Most people would haul themselves down to the nearest pho restaurant and drop the $4 bucks for a styrofoam container of this Vietnamese noodle soup. But making it from home is so rewarding and just as delicious. A good pho starts with a rich and flavorful broth, so don't rush this step - it is worth every simmered minute.
To make the stock: Take about 4-6 short ribs and 2 big ox tails and roast them in the oven for about 30 minutes in the oven, or until they are good and browned. Once browned take them out of the oven, remove the fat and add the bones and meat to a stockpot.
Deglaze the roasting pan with a bit of chicken stock, then add to the pot.
Add a good hunk of ginger, about 2 inches sliced, and about 1 teaspoon of salt to the pot.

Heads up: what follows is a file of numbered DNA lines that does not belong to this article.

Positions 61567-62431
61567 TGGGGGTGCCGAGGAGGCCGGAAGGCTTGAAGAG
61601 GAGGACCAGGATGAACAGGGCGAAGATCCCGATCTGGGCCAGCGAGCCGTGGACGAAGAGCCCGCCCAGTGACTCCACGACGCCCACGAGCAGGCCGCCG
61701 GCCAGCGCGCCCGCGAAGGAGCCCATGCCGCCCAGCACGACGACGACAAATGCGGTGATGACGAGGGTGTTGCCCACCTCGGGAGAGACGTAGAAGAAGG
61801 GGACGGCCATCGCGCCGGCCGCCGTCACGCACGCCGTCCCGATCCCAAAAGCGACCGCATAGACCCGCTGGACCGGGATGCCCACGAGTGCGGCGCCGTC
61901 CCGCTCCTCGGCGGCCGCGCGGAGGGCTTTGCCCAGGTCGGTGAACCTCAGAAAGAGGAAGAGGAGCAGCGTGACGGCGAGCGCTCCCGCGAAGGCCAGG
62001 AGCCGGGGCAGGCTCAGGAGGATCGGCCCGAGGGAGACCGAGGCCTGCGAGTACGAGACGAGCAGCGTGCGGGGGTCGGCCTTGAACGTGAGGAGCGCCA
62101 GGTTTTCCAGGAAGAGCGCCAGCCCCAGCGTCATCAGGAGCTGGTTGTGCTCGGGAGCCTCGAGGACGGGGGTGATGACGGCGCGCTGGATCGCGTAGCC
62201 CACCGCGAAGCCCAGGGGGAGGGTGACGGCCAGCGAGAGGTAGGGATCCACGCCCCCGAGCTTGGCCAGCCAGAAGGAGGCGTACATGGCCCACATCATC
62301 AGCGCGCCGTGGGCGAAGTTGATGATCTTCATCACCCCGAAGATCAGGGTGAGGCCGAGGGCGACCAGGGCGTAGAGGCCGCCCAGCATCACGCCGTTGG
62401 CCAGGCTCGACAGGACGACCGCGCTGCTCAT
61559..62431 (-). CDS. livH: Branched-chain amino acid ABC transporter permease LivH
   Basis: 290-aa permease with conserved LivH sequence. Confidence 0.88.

Pour in roughly 3-4 large (49 oz.) cans of chicken stock, and let simmer for about 3-4 hours. Skim off the fat scum periodically.
After the long simmer add the following (to taste): 8-10 black and white pepper corns (a mixture of both)
1 large yellow or white onion, roughly chopped
1 stick cinnamon
About 20 coriander seeds
¼ teaspoon cumin
¾ cups fish sauce
Simmer another 40 minutes, then drain the stock, reserving the liquid, and discard the bones and spices.
Prepare 2 packages of rice noodles (thin to medium; it’s all a matter of preference) according to instructions – usually just a fast "swizzle" in boiling water.
Compile the following on a big plate: sliced limes, finely chopped green onions, a pile of bean sprouts, and sprigs of basil and cilantro.
For the meat version use thinly sliced beef or pork; sukiyaki cuts are available at Asian markets. The thin slices will quickly cook in the hot broth.
You’re now ready to assemble your pho. For individual servings, add some noodles to a bowl. Add sliced of beef and pour in some of your hot beef broth. Top with green onions, bean sprouts, and a handful of basil and cilantro. Give a good squeeze of lime juice and season to taste with chili sauce and/or hoisin sauce.